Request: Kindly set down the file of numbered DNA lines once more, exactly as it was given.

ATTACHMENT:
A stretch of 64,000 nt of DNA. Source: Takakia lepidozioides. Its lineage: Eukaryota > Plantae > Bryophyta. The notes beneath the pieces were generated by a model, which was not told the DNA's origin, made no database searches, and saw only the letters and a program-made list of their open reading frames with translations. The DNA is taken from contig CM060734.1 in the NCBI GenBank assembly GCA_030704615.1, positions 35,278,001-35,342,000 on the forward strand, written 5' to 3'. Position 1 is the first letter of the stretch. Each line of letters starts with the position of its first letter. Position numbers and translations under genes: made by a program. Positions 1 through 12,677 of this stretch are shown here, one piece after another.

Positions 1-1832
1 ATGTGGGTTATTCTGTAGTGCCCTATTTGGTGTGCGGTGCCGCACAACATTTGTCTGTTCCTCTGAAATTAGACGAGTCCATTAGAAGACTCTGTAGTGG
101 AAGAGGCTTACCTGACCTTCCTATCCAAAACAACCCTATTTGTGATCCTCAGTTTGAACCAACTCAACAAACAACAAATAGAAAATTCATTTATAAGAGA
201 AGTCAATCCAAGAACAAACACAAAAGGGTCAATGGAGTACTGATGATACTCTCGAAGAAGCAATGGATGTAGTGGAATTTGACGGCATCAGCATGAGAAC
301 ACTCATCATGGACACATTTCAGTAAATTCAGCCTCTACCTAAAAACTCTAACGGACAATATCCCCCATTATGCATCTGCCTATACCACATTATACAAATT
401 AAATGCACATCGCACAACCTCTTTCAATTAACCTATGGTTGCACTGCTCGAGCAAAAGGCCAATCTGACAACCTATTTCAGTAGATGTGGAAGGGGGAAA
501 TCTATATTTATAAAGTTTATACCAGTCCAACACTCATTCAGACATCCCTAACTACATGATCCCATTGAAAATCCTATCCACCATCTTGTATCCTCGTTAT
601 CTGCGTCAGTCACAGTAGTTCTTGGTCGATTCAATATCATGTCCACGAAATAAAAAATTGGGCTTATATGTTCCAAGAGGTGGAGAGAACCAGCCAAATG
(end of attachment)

A stretch of 64,000 nt of DNA. Source: Takakia lepidozioides. Its lineage: Eukaryota > Plantae > Bryophyta. The notes beneath the pieces were generated by a model, which was not told the DNA's origin, made no database searches, and saw only the letters and a program-made list of their open reading frames with translations. The DNA is taken from contig CM060734.1 in the NCBI GenBank assembly GCA_030704615.1, positions 35,278,001-35,342,000 on the forward strand, written 5' to 3'. Position 1 is the first letter of the stretch. Each line of letters starts with the position of its first letter. Position numbers and translations under genes: made by a program. Positions 1 through 12,677 of this stretch are shown here, one piece after another.

Positions 1-1832
1 ATGTGGGTTATTCTGTAGTGCCCTATTTGGTGTGCGGTGCCGCACAACATTTGTCTGTTCCTCTGAAATTAGACGAGTCCATTAGAAGACTCTGTAGTGG
101 AAGAGGCTTACCTGACCTTCCTATCCAAAACAACCCTATTTGTGATCCTCAGTTTGAACCAACTCAACAAACAACAAATAGAAAATTCATTTATAAGAGA
201 AGTCAATCCAAGAACAAACACAAAAGGGTCAATGGAGTACTGATGATACTCTCGAAGAAGCAATGGATGTAGTGGAATTTGACGGCATCAGCATGAGAAC
301 ACTCATCATGGACACATTTCAGTAAATTCAGCCTCTACCTAAAAACTCTAACGGACAATATCCCCCATTATGCATCTGCCTATACCACATTATACAAATT
401 AAATGCACATCGCACAACCTCTTTCAATTAACCTATGGTTGCACTGCTCGAGCAAAAGGCCAATCTGACAACCTATTTCAGTAGATGTGGAAGGGGGAAA
501 TCTATATTTATAAAGTTTATACCAGTCCAACACTCATTCAGACATCCCTAACTACATGATCCCATTGAAAATCCTATCCACCATCTTGTATCCTCGTTAT
601 CTGCGTCAGTCACAGTAGTTCTTGGTCGATTCAATATCATGTCCACGAAATAAAAAATTGGGCTTATATGTTCCAAGAGGTGGAGAGAACCAGCCAAATG